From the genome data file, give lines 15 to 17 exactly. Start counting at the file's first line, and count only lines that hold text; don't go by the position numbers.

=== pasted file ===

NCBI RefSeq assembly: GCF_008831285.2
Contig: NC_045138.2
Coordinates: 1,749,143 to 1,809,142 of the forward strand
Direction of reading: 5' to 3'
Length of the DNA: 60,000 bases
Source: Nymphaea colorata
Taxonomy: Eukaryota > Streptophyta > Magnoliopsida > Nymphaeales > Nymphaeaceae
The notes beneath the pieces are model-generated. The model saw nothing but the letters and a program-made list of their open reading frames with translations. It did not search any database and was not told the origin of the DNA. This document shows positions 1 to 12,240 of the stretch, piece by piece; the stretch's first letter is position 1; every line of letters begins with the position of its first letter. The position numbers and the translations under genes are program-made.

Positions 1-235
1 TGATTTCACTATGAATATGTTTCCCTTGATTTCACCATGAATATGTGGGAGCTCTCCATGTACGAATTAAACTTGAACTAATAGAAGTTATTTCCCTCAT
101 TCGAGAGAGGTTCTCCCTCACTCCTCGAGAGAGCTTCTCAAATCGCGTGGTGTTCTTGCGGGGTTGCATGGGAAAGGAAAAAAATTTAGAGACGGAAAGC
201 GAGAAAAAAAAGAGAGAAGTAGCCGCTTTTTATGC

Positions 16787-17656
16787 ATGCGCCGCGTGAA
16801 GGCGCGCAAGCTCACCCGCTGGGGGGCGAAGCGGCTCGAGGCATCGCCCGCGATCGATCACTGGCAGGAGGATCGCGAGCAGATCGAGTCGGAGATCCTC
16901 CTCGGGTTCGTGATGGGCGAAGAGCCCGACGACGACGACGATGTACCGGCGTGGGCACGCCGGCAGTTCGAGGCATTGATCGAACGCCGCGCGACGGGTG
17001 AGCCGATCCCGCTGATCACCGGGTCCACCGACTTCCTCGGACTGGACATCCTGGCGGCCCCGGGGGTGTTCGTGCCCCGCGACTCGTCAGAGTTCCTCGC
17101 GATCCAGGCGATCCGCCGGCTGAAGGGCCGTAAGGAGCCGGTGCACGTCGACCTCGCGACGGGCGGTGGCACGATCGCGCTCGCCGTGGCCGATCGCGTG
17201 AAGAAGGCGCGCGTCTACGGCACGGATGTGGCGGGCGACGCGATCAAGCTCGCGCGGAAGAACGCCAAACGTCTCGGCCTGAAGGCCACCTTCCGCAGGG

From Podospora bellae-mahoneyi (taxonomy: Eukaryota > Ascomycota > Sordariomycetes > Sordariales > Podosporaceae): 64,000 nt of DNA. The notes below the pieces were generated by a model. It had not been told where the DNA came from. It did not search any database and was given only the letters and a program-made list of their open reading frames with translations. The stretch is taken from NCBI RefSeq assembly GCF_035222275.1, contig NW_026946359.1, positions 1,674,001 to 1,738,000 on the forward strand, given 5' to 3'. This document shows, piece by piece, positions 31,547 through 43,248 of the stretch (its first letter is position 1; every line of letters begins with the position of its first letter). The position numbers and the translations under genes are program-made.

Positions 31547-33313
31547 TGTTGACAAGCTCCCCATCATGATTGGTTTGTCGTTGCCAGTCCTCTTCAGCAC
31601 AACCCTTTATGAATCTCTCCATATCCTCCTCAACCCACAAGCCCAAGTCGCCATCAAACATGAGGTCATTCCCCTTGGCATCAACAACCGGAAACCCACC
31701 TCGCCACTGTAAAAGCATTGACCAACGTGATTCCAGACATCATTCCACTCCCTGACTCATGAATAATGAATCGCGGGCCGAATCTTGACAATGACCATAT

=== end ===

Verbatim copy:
16801 GGCGCGCAAGCTCACCCGCTGGGGGGCGAAGCGGCTCGAGGCATCGCCCGCGATCGATCACTGGCAGGAGGATCGCGAGCAGATCGAGTCGGAGATCCTC
16901 CTCGGGTTCGTGATGGGCGAAGAGCCCGACGACGACGACGATGTACCGGCGTGGGCACGCCGGCAGTTCGAGGCATTGATCGAACGCCGCGCGACGGGTG
17001 AGCCGATCCCGCTGATCACCGGGTCCACCGACTTCCTCGGACTGGACATCCTGGCGGCCCCGGGGGTGTTCGTGCCCCGCGACTCGTCAGAGTTCCTCGC